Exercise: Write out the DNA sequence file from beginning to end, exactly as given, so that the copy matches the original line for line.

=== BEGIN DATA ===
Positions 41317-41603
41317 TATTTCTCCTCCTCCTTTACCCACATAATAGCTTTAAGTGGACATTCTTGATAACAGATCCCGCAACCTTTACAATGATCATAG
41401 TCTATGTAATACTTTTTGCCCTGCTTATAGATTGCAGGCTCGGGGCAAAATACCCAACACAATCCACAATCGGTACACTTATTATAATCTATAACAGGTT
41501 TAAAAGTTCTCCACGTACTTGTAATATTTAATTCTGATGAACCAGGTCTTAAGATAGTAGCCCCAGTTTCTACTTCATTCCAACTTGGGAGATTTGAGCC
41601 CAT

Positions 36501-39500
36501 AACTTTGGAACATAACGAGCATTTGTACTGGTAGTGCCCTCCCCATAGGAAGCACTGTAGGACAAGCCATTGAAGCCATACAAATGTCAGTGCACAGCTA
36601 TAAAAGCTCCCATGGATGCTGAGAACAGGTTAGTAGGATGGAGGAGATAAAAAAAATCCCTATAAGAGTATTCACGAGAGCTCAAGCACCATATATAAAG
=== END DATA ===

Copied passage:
Positions 41317-41603
41317 TATTTCTCCTCCTCCTTTACCCACATAATAGCTTTAAGTGGACATTCTTGATAACAGATCCCGCAACCTTTACAATGATCATAG
41401 TCTATGTAATACTTTTTGCCCTGCTTATAGATTGCAGGCTCGGGGCAAAATACCCAACACAATCCACAATCGGTACACTTATTATAATCTATAACAGGTT
41501 TAAAAGTTCTCCACGTACTTGTAATATTTAATTCTGATGAACCAGGTCTTAAGATAGTAGCCCCAGTTTCTACTTCATTCCAACTTGGGAGATTTGAGCC
41601 CAT

Positions 36501-39500
36501 AACTTTGGAACATAACGAGCATTTGTACTGGTAGTGCCCTCCCCATAGGAAGCACTGTAGGACAAGCCATTGAAGCCATACAAATGTCAGTGCACAGCTA
36601 TAAAAGCTCCCATGGATGCTGAGAACAGGTTAGTAGGATGGAGGAGATAAAAAAAATCCCTATAAGAGTATTCACGAGAGCTCAAGCACCATATATAAAG